Students Voice Safety Concerns During National Walkout


Rhea Rohr, Editor-in-Chief

“School should not be a place where we learn to run from bullets,” said senior Kyle Slagle. On March 14th at 10:00 am, hundreds of Sahuaro students packed into the auditorium to protest lack of gun control and security, and honor the memory of the 17 victims of the Marjory Stoneman Douglas High School. The walkout was organized solely by students, but was silently supervised by administrators, and included a public forum where any student could come up to the stage and give a speech. Many of the speeches featured students’ fears of coming to school with all of the recent shootings, though some focused more on a necessity to support those with mental illness and avoid the issue altogether. Noë Austin, junior, stated, “Just because their voice is different than yours does not mean they don’t deserve to speak it.”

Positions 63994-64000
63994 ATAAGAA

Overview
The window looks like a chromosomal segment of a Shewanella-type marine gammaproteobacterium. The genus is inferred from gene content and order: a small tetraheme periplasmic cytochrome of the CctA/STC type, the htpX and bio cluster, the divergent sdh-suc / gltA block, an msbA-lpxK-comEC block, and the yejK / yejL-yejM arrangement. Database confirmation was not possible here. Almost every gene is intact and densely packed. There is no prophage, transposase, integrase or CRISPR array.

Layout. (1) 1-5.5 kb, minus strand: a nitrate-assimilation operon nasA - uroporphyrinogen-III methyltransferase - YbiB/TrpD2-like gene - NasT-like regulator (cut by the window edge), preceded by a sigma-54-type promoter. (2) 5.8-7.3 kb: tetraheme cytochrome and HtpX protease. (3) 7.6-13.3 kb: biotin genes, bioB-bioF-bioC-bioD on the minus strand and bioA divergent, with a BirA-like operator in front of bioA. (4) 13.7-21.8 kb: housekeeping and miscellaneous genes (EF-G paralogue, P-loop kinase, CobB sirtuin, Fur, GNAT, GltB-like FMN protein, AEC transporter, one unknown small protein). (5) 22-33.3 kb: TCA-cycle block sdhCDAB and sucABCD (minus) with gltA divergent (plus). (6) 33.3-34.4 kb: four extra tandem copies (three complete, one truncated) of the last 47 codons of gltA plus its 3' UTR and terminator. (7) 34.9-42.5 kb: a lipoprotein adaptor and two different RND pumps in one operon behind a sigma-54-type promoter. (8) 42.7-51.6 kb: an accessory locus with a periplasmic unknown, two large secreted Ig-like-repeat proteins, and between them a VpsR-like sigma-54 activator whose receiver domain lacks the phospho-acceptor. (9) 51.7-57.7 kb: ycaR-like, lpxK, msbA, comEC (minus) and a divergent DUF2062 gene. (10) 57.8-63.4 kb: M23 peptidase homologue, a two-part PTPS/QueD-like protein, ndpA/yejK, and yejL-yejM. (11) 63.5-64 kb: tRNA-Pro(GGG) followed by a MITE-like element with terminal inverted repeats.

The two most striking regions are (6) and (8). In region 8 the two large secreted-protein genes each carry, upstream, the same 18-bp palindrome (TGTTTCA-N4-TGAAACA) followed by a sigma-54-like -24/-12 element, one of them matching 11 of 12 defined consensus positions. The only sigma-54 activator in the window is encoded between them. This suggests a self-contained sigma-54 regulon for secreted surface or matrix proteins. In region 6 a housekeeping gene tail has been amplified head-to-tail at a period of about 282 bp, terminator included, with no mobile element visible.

However, some people were not so thrilled with the walkout. “In the beginning, it was good,” senior Angelica Cañez started, “but then everyone repeated each other.” Abby Aalberg, senior, said, “We need more about how we can fix it and less about what we need to fix.” People also complained that nothing good would come out of having a protest in the first place.

It may be true that one walkout in one school will accomplish little, but thousands of schools across the nation protested, which can certainly make a change if the right people listen. As senior Abi Nash stated, “All the guns in the world are not as valuable as one single life.”